Ed Campion Headquarters, Washington, D.C.

April 23, 1993 (Phone: 202/358-1780) Kyle Herring Johnson Space Center, Houston (Phone: 713/483-5111) RELEASE: 93-76 HUBBLE TELESCOPE SERVICING MISSION SCHEDULED FOR ELEVEN DAYS The December flight of Endeavour on Space Shuttle mission STS-61 to service the Hubble Space Telescope (HST) has been scheduled as an 11 day mission designed to accommodate a record five spacewalks with the capability for an additional two, if needed. The decision to schedule five extravehicular activities, or EVAs, was reached following extensive evaluations of underwater training, maneuver times required using the Shuttle's robot arm based on software simulations and actual EVA tasks on previous missions. "Basically what we've done by going to five EVAs rather than three is to repackage our margin so that we have the capability to respond to the dynamics, or unknowns, of spacewalks," Mission Director Randy Brinkley said. "It improves the probabilities for mission success while providing added flexibility and adaptability for reacting to real-time situations." In laying out the specific tasks to be completed on each of the spacewalks, officials have determined that changing out the gyros, solar arrays and the Wide Field/Planetary Camera (WF/PC) and installing the Corrective Optics Space Telescope Axial Replacement

(COSTAR) are priority objectives during the mission. "When we looked at accomplishing all of the tasks, highest through lowest priority, and recognizing that the major tasks -gyros, solar arrays, WF/PC and COSTAR -- would consume most of the time set aside for each spacewalk, five EVAs were deemed appropriate," said Milt Heflin, Lead Flight Director for the mission. - more -2While the five spacewalks will be unprecedented, the use of two alternating spacewalk teams will alleviate placing more stress on the crew than previous missions requiring two, three or four EVAs. "We have paid close attention to lessons learned during previous spacewalks and factored these into our timeline estimates for five EVAs," Heflin said. "In planning for all Space Shuttle missions, it is necessary to formulate a work schedule that represents as realistic a timeline as possible to accomplish the mission objectives." Planning currently calls for at least five water tank training sessions that include support from the Mission Control Center, called joint integrated simulations, lasting between 10 and 36 hours. In addition, many stand alone underwater training "runs" will practice individual tasks in each spacewalk. Various refinements to the specific tasks on each spacewalk will be made based on actual training experience during the months prior to the mission. Also, lessons learned from other spacewalks leading up to the flight will be valuable in assisting the STS-61 crew in its training techniques. Endeavour's June flight and Discovery's July mission both will include spacewalks to evaluate some of the unique tools to be used on the HST mission. The evaluations will help in better understanding the differences between the actual weightlessness of space and the ground training in the water tanks at the Johnson Space Center, Houston, and the Marshall Space Flight Center, Huntsville, Ala. Also, the inflight spacewalking experiences will assist in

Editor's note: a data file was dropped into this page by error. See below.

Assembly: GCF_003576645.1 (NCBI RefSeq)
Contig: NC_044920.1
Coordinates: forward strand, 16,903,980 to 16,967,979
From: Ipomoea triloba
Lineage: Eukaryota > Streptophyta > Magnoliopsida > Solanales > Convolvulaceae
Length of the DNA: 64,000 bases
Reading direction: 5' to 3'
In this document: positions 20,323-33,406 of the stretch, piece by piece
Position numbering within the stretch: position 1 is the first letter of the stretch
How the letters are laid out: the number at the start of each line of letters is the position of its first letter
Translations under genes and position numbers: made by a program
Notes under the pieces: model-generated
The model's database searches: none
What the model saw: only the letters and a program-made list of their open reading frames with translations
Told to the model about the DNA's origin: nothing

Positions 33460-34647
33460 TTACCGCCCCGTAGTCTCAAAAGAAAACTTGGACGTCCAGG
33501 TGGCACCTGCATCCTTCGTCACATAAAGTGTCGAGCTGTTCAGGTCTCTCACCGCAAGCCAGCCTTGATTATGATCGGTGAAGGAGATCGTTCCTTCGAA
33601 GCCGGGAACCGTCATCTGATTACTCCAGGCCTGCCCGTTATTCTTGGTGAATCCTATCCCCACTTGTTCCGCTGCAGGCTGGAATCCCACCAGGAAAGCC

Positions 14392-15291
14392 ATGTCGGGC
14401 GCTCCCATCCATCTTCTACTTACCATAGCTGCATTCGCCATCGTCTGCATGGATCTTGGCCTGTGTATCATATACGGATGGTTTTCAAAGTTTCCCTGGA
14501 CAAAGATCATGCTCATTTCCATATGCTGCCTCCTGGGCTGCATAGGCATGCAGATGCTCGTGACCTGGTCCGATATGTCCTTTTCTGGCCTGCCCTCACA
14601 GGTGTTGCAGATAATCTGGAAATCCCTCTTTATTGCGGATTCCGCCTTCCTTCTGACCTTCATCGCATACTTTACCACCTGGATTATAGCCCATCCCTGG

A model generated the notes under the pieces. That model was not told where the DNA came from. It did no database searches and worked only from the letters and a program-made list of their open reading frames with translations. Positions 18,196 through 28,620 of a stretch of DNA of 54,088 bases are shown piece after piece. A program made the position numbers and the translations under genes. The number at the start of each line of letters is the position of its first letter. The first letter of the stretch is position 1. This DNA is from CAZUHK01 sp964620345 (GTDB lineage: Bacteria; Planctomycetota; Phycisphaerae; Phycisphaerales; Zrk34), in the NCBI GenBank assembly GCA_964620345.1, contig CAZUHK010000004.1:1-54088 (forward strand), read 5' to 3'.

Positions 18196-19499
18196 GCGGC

gaining further insight into the time required for the various tasks and expand the experience levels among the astronaut corps, the flight controllers and trainers. Designed to be serviced by a Space Shuttle crew, Hubble was built with grapple fixtures and handholds to assist in the capture and repair procedures. The telescope was launched aboard Discovery in April 1990. At that time the NASA mixed fleet manifest showed the first revisit mission to HST in 1993 to change out science instruments and make any repairs that may have become necessary. - end -